The nationwide veterans’ advocacy organization the Circle of Friends for American Veterans announced today it is throwing its support behind the new movie “September Dawn” and urging the American public to go see it when it reaches the big screen on May 4th of this year.
Starring Academy Award winning actor Jon Voight, the film centers around the real life massacre of 120 men, women and children in Utah on September 11, 1857. The first known act of religious terrorism on U. S. soil was committed by a group of Mormons to a wagon train of settlers who were relocating to California.
“Individuals are not born terrorists,” says Major Brian Hampton, USAR (ret) President of the Circle of Friends. “People become terrorists because they are indoctrinated. We can win this war on terror by winning the ideological war through psychological operations that wins the battle of ideas, winning over the young people around the globe, reducing recruitment and retention of converts.”
Though trained and deployed to Vietnam to be a small unit infantry platoon leader, Hampton was assigned as Chief of Communications of the 4th Psychological Operations Group in Vietnam in 1969 because of an advanced degree in communications. The 4th PSYOP Group was widely credited with convincing 40,000 soldiers who were waging a civil war on their countrymen to lay down their arms and be re-assimilated into peaceful society.
Circle of Friends for American Veterans President, Brian Hampton is also publisher of the nationwide publication, the VETERANS’ VISION. In 2002, Hampton came out in his publication for replacing Iraq’s Saddam Hussein without military action, in an article entitled, “Toppling Saddam Without Casualties?!”(pdf) Hampton contends that psychological warfare which generates political destabilizing operations have been successful in such countries as Poland, East German Romania, Hungary, Czechoslovakia and South Africa, among others.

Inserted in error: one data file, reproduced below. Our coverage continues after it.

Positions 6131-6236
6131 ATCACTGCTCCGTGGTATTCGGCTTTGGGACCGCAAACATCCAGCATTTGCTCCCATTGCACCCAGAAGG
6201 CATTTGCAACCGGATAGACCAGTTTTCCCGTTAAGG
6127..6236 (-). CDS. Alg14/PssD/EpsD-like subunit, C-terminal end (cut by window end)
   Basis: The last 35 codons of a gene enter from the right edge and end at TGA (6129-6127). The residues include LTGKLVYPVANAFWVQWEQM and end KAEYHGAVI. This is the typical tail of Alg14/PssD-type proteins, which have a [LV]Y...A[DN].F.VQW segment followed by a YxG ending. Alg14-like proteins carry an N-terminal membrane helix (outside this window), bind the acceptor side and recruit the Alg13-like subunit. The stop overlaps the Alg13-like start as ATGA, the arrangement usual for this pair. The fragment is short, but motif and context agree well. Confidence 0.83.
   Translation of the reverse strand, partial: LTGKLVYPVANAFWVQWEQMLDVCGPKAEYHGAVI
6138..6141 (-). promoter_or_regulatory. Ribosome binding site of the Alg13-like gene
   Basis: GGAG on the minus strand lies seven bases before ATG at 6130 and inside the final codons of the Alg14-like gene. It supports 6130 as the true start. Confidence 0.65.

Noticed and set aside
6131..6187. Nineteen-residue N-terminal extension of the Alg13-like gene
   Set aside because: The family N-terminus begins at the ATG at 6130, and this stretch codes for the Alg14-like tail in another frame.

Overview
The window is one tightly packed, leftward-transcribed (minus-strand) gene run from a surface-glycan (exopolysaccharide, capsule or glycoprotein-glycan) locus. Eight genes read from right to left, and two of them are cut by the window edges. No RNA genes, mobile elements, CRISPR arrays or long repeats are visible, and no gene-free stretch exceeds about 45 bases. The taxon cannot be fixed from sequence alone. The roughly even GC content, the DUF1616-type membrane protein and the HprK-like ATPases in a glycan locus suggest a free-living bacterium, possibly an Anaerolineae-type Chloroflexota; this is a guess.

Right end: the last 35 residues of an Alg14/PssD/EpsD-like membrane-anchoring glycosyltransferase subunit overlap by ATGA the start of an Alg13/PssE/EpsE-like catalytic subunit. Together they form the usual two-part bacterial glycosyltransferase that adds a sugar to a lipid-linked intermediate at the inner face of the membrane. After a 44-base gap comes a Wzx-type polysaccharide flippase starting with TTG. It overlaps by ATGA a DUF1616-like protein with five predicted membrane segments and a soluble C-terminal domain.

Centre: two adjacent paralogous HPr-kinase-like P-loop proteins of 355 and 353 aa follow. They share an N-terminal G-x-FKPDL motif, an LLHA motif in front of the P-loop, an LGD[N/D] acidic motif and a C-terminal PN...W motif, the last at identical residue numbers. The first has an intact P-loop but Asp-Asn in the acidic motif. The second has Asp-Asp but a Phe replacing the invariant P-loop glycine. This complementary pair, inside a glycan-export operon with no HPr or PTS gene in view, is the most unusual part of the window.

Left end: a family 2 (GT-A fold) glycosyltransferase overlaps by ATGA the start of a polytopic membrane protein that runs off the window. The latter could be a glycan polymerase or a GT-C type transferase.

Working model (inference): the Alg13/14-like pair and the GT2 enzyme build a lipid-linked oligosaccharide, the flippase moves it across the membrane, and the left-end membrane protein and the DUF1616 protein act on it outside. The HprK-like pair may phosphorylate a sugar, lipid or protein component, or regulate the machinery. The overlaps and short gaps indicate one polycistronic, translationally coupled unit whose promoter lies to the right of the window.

The veterans’ organization believes the new film can be a catalyst to promote a timely dialogue on the nation’s strategy to combat religious intolerance and terrorism. The advocacy group believes that fanatical religious terrorism is fanned by proselytizing sects that indoctrinate new converts with misconceptions about groups of people.
The organization believes that effective mass communications can alter perceptions, which changes the reality of behavior.
-Excerpt & Violent Rehash of Press Release